2003/04 gave us Arsene Wenger, Thierry Henry, Patrick Vieira, and Arsenal’s Invincibles.
This season (can we still call it that?) has provided us with a new unforgettable title-winning crop.
From here on out, Pep Guardiola, Kevin De Bruyne, David Silva, and the rest of Man City’s 2017/18 champions, will be known as the Centurions.
Gabriel Jesus’ last-gasp winner against Southampton meant that City became the first team in the English top flight to achieve 100 points in a single season.
As Gary Lineker mentioned on Match of the Day, even if you retrospectively awarded three points for a win to all the title-winners from back when a positive result was rewarded with only two points, no team would have reached a century.
Additionally, No top flight achieved 100 points in the era of 42-game seasons.
Naturally, City broke a host of other records as well their record points tally: most wins, most goals, most away wins, best goal difference, biggest winning margin, least time spent trailing, and a few more.
Objectively speaking, in the most literal sense imaginable, their achievement is greater than that of the Invincibles.
It is not our intention to diminish Arsenal’s memorable feat — far from it.
We simply believe that City deserve the appropriate credit for what they have done.
The objective of league football is to get as many points as possible.
Avoiding defeat for the duration of the season is a good way of going about it, but there is no trophy for the team who avoids defeat the most often.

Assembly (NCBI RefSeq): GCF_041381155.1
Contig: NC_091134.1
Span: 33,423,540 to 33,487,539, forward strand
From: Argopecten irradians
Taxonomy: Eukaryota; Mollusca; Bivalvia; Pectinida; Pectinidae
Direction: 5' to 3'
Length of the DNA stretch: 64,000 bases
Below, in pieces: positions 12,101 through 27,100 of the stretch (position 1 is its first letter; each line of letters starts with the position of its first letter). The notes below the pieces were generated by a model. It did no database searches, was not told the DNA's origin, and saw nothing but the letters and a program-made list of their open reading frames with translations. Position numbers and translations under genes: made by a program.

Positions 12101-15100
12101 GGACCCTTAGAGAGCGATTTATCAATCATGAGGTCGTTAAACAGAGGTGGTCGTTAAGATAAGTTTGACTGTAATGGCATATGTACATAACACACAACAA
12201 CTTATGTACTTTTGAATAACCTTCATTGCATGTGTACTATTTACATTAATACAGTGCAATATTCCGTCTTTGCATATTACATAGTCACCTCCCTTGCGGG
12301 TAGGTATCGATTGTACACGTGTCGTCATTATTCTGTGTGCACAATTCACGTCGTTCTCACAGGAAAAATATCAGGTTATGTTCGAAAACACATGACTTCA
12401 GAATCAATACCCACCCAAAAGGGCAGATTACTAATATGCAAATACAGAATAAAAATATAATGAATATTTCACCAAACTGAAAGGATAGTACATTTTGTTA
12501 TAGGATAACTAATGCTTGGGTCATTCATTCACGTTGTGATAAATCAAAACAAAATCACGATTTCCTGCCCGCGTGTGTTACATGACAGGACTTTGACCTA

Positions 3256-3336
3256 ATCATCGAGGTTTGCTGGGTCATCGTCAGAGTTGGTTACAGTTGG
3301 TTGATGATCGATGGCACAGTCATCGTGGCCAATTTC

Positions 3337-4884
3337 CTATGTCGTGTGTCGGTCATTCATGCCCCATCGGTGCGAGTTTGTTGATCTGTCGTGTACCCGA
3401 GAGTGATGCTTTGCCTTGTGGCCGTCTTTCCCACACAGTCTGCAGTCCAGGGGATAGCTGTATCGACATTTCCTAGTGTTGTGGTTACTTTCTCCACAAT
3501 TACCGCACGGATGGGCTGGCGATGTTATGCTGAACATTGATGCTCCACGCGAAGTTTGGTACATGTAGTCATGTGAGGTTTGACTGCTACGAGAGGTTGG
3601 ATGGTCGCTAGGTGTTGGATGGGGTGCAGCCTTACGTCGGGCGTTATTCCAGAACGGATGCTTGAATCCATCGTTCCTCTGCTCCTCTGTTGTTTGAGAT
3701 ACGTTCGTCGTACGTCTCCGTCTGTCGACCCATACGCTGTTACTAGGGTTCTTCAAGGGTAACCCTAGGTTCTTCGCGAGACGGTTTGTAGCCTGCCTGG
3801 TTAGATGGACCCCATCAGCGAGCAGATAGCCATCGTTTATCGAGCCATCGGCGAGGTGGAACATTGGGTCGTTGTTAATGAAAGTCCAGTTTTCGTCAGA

Yes, Man City lost two games, Arsenal lost zero — it’s understandable how this simple comparison could stir fans in profound ways.
However, here’s another way of looking at it…
Arsenal dropped points in 12 games, City dropped points in six games.
Other Premier League teams have racked up more points than Arsenal’s 2003/04 tally (90).
Chelsea last year, being the latest example.
However, a century of points feels like an appropriate milestone to acknowledge fully.
For comparison, PSG, with Neymar, Edinson Cavani and Kylian Mbappe having thoroughly enjoyed themselves, will finish on 95 points if they win their final Ligue 1 game of the season.
And they play in a ‘farmers’ league’, right?
We are ashamed of ourselves for sinking to the needless one-upmanship that often pollutes online discussions.
Both teams and achievements deserve to be celebrated and remembered for a long time.
We were lured in after seeing a vast number of fans on social media (not just Arsenal supporters either) show greater appreciation for an unbeaten season than a 100-point campaign.
Perhaps the idea of an invincible season has a greater romanticism about it?
The Invincibles could look down upon their opponents at the end of the season in the knowledge that none got the best of them.
That is not true of Guardiola’s City — the defeats to Liverpool and Man United are undoubted caveats.
But in the purest sense, from an unbiased perspective, they are the greatest champions in English history.
There are other factors to consider in terms of the two teams.
Much has been made of the resources available to City, and the quality of the teams outside the top six, or lack thereof.
Taking everything into consideration, a valid argument could made for the Invincibles being a superior team.
However, in terms of the achievement, regardless of the specific teams involved, City’s Centurions have the edge over Arsenal’s Invincibles.
Sorry, but that’s just how league football works.